Japanese culture and lifestyles through the eyes of NHK WORLD personalities
Russell Totten is an actor and writer, equally known for his work behind the scenes as a dialogue coach for film and TV. On NHK WORLD, he hosts Japan Railway Journal.
Picture Japan, and maybe you see an army of black-suited workers filing through a neon urban sprawl, or a samurai sipping sake in an onsen on the slopes of Mt. Fuji, as a geisha brushes cherry blossom from her hair.
People say Japan is "different". And it's true; Japan is a unique country, with a rich culture all of its own that is both fascinating and appealing. It's a traveler's paradise, and if you live here you'll soon find yourself missing "normal" things, like o-shibori (hot towels) in restaurants when you visit "home".
When I first arrived, I was enamored with how different everything was. I was living in Osaka. In Japan! I picnicked under cherry blossoms; ate takoyaki with toothpicks at festivals; got naked at the onsen; gaped at the shrines and temples. It was new. It was fantastic. It was different. But, although I love Japan's uniqueness, my window into its soul was something far more ordinary: live music.
You'll struggle to find a kinder, more generous people than the Japanese. In Osaka, people bundled me into taxis and paid the fare when I pointed at some poorly sketched map. But, it's true that it takes time to get past the politeness, and actually see the passion that inspires Japan's breathtaking art.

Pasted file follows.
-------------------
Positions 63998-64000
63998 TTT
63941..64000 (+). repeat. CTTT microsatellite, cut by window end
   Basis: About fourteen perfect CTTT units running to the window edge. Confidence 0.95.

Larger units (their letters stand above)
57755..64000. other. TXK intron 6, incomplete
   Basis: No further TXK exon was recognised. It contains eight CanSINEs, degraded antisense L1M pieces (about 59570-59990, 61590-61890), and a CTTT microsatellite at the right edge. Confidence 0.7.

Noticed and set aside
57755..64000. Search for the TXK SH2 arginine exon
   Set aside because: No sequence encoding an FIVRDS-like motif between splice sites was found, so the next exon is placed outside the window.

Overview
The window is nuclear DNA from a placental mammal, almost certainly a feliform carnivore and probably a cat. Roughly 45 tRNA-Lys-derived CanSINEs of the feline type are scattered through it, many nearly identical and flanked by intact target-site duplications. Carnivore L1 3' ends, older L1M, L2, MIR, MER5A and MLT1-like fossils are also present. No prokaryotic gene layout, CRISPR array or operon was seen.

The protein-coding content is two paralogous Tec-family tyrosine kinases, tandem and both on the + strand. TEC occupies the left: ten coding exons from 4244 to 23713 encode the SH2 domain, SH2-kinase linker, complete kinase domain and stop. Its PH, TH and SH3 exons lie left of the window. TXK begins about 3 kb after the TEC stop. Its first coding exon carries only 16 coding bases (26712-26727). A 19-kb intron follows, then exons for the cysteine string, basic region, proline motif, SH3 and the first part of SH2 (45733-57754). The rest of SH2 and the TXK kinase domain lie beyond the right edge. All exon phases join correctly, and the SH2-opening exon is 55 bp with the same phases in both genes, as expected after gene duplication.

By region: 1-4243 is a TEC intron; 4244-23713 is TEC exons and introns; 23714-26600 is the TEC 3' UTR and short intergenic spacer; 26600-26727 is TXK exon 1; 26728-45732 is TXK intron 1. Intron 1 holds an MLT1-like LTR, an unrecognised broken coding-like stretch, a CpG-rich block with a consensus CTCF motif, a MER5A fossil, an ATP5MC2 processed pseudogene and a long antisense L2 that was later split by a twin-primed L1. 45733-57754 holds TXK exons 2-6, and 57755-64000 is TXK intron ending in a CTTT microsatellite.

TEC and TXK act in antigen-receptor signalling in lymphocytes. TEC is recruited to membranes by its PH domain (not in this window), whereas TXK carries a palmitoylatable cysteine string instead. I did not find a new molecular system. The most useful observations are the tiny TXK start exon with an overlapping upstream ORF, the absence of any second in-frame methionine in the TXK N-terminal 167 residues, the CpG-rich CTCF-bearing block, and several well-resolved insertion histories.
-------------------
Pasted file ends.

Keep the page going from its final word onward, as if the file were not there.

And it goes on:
Then ten years ago, I played an open-mic night in Amerikamura in Osaka... Music lovers are music lovers wherever you go. And the Japanese love music. Of course, you'll find subtle differences: performers definitely talk more here, and audiences are mega-attentive, listening in complete silence or going wild depending on the music they like. But what you always see is the music breaking through the nervous smile. Guards get let down, and opinions come pouring out. You watch people transform as they take to the stage and express themselves. And oh, how they express themselves!
An IT programmer rages with his metalcore band, as a dance-floor the size of your living room erupts into a mosh pit; a banker dons a bear costume, hands out instruments and teaches the respectful audience his one song; an office worker stuns her colleagues into silence, and then tears, as she laments a lost love.
Music is a universal language. You don't need to understand "Japan" to feel the emotion in a song, and you don't need to know the words to enjoy it. That's what makes music so powerful – we all appreciate music. I've made many friends through live music. There are too many venues and music bars to name here, but you'll always find somewhere strolling round Shibuya, Shinjuku or Roppongi. And, if the underground scene is more your thing, try Shimo-Kitazawa or Koenji.
But, simply speaking, if you want to know Japan more intimately, just keep your ears open. If you like the sound of the music you're hearing, you'll find the people inside aren't so different. So just open the door, and discover what else you have in common.
Russell earned a degree in Drama from the University of Exeter in England. His father has worked for 36 years in the UK rail industry, so growing up with the railway was Russell's backyard. He went on to work in freight wagon repair and maintenance. This year marks his 10th year in Japan as a dialect coach, writer, actor for film, theater and television. He is very excited about this opportunity to combine his railway background with his work as an actor here in Japan.